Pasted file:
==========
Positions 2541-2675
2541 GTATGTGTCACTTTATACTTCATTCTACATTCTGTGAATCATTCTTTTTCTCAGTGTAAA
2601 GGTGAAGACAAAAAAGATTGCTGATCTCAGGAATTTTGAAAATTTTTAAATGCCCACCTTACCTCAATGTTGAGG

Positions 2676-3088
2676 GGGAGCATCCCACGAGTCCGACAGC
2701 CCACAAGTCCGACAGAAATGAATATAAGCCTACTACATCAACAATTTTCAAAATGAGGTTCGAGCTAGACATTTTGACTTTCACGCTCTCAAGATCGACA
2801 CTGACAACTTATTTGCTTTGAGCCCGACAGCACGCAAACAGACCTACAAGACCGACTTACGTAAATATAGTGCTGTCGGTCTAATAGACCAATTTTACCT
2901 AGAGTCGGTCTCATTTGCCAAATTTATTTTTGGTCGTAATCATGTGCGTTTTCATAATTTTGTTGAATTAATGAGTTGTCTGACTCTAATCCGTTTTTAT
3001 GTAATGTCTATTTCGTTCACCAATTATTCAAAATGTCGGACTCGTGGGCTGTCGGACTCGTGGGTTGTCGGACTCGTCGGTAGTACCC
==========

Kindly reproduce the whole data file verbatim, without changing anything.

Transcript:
Positions 2541-2675
2541 GTATGTGTCACTTTATACTTCATTCTACATTCTGTGAATCATTCTTTTTCTCAGTGTAAA
2601 GGTGAAGACAAAAAAGATTGCTGATCTCAGGAATTTTGAAAATTTTTAAATGCCCACCTTACCTCAATGTTGAGG

Positions 2676-3088
2676 GGGAGCATCCCACGAGTCCGACAGC
2701 CCACAAGTCCGACAGAAATGAATATAAGCCTACTACATCAACAATTTTCAAAATGAGGTTCGAGCTAGACATTTTGACTTTCACGCTCTCAAGATCGACA
2801 CTGACAACTTATTTGCTTTGAGCCCGACAGCACGCAAACAGACCTACAAGACCGACTTACGTAAATATAGTGCTGTCGGTCTAATAGACCAATTTTACCT
2901 AGAGTCGGTCTCATTTGCCAAATTTATTTTTGGTCGTAATCATGTGCGTTTTCATAATTTTGTTGAATTAATGAGTTGTCTGACTCTAATCCGTTTTTAT
3001 GTAATGTCTATTTCGTTCACCAATTATTCAAAATGTCGGACTCGTGGGCTGTCGGACTCGTGGGTTGTCGGACTCGTCGGTAGTACCC